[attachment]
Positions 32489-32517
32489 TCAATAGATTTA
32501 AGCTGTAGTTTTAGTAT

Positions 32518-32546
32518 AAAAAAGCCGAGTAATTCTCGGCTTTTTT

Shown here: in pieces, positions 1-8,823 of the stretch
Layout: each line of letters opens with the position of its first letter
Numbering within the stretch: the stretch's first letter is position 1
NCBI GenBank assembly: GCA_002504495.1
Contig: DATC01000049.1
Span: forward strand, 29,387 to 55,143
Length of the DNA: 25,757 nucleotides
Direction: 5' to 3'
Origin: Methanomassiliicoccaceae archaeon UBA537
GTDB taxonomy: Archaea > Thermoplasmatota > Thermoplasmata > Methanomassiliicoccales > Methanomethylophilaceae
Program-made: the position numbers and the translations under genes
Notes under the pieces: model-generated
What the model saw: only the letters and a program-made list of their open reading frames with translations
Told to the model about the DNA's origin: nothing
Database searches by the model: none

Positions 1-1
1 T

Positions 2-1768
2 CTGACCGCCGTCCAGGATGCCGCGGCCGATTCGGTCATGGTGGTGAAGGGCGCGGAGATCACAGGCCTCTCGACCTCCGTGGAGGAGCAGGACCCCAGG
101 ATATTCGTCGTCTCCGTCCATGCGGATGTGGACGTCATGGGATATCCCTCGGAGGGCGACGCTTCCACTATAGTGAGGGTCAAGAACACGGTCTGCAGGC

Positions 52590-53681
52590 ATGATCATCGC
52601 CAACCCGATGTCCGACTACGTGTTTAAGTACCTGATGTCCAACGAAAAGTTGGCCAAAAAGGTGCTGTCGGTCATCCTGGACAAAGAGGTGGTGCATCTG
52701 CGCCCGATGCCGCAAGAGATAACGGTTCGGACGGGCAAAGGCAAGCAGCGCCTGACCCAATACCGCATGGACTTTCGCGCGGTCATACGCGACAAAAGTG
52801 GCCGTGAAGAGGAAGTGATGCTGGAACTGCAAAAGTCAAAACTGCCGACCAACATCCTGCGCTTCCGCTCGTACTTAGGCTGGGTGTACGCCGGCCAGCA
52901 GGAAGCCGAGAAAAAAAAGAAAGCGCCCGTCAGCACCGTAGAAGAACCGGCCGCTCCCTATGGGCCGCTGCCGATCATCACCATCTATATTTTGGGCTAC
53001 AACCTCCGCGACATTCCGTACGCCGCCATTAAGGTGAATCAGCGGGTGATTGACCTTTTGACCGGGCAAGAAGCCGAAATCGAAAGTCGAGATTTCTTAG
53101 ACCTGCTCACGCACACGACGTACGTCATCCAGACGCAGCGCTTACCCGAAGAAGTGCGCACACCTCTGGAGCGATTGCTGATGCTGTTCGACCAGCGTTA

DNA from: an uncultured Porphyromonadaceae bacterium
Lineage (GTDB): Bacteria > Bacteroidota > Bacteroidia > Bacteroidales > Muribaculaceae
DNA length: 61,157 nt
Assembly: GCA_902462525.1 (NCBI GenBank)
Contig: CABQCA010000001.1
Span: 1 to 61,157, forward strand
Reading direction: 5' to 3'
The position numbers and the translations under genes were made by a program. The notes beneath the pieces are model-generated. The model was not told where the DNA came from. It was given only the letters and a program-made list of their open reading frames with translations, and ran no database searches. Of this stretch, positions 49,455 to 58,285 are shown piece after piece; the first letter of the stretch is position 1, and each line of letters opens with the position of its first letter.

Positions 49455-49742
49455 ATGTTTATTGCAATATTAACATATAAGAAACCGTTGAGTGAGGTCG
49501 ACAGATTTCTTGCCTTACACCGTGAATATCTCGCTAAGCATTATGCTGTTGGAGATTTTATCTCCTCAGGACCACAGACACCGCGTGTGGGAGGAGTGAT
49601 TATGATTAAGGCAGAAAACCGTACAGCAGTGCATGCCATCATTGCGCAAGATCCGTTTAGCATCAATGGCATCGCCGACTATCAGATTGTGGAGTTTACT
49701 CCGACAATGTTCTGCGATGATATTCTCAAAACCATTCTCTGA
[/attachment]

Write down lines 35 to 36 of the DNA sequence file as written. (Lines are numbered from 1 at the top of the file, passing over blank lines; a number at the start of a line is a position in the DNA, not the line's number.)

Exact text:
Lineage (GTDB): Bacteria > Bacteroidota > Bacteroidia > Bacteroidales > Muribaculaceae
DNA length: 61,157 nt